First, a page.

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The Formulation of Titanium - based Metal Feedstocks and the Fabrication of Parts using the Powder Injection Moulding Process

Development of a profitable titanium industry for New Zealand will not come about without innovative technologies. Plastic injection moulding has long held a place in NZ manufacturing to produce large quantities of complex parts and holds the key to such innovation. Titanium metal parts were fabricated by injection moulding titanium based metal powder feedstock followed by a debinding process and subsequent sintering. The fabrication process in its entirety was investigated in four distinct steps. Feedstock formulation involved combining the metal powders with various carrier components. Injection moulding enabled the shaping of the feedstock into geometries approximating the final part. Debinding being the process whereby the carrier/binder system is removed from the part to create a powder compact retaining the required geometry. Sintering being the final step where the metal powders are consolidated into a fully dense metal part of net shape. The feedstock binder consisted of water soluble polyethylene glycol that reduced feedstock viscosity, improved particle wetting, aided greenpart shape retention and eliminated toxic solvents in debinding. Carnauba wax and bees wax aided dispersion, lubricated particles, were safe to handle and better for the environment (than petroleum waxes). Their low melt temperatures aided removal during thermal debinding and supported residue elimination. By optimising the ratio of water soluble, wax and polyolefin binder components (3: 2: 1 respectively) for melt flow and pellet formation, greenparts defect free with uniform particle distribution were made. The optimal binder system proved suitable for titanium alloy and irregular shape pure titanium powders (hydride-de-hydride). Increasing powder loading (wP = (0.60 to 0.65)) had no appreciable effect on viscosity while enabling feedstock with good uniformity and pellet formation. Dimensional change was not affected by uniformity of the feedstock however molecular weight, volume and dispersion of binder components affected interparticular distances. Low processing temperatures reduced disruption to part geometry, benefitted particle bonding and helped retain handling strength. The use of low temperatures for thermal debinding (t = 250 °C) enabled removal of the binder below the temperatures that facilitate interstitial diffusion and oxide/carbide formation, although part thickness, mass and overall volume effected the processing time. A strong correlation was seen between handling strength of the greenparts and defects, such as non-uniform density distribution and cracking after sintering. Sintering was essential to produce the final part and showed that a binder free brownpart was not the only criteria for eliminating impurities. The furnace atmosphere must remain free from contamination to eliminate transfer back to the parts. This was addressed using an argon sweep gas, however, the design and efficacy of the system was considered inadequate. Decomposition products need to be removed quickly from the furnace as they evolve before impurities from the sweep gas diffuse back into the parts during the extended duration at sinter temperatures (t = 1300 °C). The combination of an optimised titanium feedstock and the use of a low temperature thermal debinding technique produced a consolidated MIM part of relatively large dimensions. The parts were seen to have uniform microstructure throughout the cross-section with density comparable to that of MIM standards. In difference to the literature, a high powder loading (φp = 0.65) of HDH powders was used and shown to be readily mouldable. The higher powder loading also eliminate separation defects and shape distortions evident using lower amounts of powder.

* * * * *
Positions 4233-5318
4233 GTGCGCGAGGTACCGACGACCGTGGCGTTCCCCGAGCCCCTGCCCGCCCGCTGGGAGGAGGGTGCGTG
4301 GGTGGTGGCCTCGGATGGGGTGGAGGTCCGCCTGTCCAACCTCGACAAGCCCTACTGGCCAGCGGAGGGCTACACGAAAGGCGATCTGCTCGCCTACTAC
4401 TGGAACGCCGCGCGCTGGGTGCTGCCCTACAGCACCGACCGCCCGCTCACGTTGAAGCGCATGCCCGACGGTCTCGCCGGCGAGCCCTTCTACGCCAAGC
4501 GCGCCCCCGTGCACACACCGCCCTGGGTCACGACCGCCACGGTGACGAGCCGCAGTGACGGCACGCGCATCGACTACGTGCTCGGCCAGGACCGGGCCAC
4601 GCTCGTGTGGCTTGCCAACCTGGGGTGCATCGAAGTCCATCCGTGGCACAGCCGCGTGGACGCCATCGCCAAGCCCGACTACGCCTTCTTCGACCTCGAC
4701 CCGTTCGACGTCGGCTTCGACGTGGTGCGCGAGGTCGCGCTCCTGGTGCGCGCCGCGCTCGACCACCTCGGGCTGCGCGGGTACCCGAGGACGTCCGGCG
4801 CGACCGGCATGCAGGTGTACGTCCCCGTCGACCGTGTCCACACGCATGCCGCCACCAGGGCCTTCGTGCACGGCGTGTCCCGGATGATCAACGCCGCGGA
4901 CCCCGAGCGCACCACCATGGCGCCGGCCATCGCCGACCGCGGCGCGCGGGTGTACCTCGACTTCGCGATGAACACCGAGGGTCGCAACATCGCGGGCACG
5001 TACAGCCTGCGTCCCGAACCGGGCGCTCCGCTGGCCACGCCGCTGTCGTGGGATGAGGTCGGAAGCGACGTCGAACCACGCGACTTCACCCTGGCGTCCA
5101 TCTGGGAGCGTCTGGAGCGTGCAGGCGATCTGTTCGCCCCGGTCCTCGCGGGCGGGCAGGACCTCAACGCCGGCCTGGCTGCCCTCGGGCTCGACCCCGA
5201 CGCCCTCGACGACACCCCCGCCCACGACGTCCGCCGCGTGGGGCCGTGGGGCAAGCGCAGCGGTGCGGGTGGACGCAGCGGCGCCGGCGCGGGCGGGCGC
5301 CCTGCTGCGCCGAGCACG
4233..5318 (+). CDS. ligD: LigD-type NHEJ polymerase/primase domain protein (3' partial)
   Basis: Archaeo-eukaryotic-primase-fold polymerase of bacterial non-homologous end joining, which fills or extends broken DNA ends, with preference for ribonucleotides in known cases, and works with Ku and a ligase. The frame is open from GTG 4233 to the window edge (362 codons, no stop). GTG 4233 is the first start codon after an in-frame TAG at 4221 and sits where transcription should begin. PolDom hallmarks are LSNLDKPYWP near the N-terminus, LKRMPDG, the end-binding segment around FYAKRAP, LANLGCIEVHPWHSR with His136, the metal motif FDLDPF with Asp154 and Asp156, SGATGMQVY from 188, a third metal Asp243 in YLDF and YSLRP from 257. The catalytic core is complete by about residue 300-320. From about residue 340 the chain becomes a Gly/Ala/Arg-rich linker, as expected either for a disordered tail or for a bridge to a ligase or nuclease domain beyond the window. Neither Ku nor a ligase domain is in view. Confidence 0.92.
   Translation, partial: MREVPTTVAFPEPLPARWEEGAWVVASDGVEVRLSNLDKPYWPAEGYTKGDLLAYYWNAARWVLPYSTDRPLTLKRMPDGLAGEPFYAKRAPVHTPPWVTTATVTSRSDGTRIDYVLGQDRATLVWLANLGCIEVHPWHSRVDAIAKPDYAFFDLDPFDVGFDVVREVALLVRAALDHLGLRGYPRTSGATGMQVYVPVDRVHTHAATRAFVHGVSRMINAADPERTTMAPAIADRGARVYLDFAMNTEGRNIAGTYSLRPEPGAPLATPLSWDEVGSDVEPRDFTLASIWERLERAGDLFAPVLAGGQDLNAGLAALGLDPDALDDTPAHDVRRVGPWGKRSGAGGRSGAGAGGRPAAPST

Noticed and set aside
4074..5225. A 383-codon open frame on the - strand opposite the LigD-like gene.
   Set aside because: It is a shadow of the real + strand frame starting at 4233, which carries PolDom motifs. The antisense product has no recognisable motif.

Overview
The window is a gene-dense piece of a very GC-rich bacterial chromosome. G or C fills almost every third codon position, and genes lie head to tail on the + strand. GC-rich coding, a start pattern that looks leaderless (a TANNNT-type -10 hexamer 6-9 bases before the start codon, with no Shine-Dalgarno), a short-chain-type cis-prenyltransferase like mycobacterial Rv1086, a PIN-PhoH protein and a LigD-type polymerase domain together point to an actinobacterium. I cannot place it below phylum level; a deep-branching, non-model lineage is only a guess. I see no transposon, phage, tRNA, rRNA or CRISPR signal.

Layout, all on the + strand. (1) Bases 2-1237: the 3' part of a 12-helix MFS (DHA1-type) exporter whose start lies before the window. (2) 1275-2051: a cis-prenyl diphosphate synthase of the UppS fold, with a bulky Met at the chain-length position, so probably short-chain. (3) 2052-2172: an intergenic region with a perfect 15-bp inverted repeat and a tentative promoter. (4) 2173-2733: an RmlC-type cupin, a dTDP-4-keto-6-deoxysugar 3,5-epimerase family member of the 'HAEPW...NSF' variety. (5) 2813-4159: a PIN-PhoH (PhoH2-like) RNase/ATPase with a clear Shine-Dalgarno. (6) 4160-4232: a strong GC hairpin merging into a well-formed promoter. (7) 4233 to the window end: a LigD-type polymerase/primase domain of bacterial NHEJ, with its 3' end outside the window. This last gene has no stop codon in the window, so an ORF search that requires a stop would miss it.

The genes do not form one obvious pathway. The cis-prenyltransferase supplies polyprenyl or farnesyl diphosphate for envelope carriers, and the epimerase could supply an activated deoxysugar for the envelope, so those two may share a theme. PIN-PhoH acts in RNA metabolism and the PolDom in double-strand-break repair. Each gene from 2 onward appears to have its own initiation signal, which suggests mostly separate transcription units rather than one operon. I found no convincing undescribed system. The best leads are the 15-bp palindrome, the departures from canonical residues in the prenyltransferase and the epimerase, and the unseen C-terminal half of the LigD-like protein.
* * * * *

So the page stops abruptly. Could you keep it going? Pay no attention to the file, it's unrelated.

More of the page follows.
Type of thesis
Ewart, P. D. (2015). The Formulation of Titanium - based Metal Feedstocks and the Fabrication of Parts using the Powder Injection Moulding Process (Thesis, Doctor of Philosophy (PhD)). University of Waikato, Hamilton, New Zealand. Retrieved from https://hdl.handle.net/10289/9244
University of Waikato
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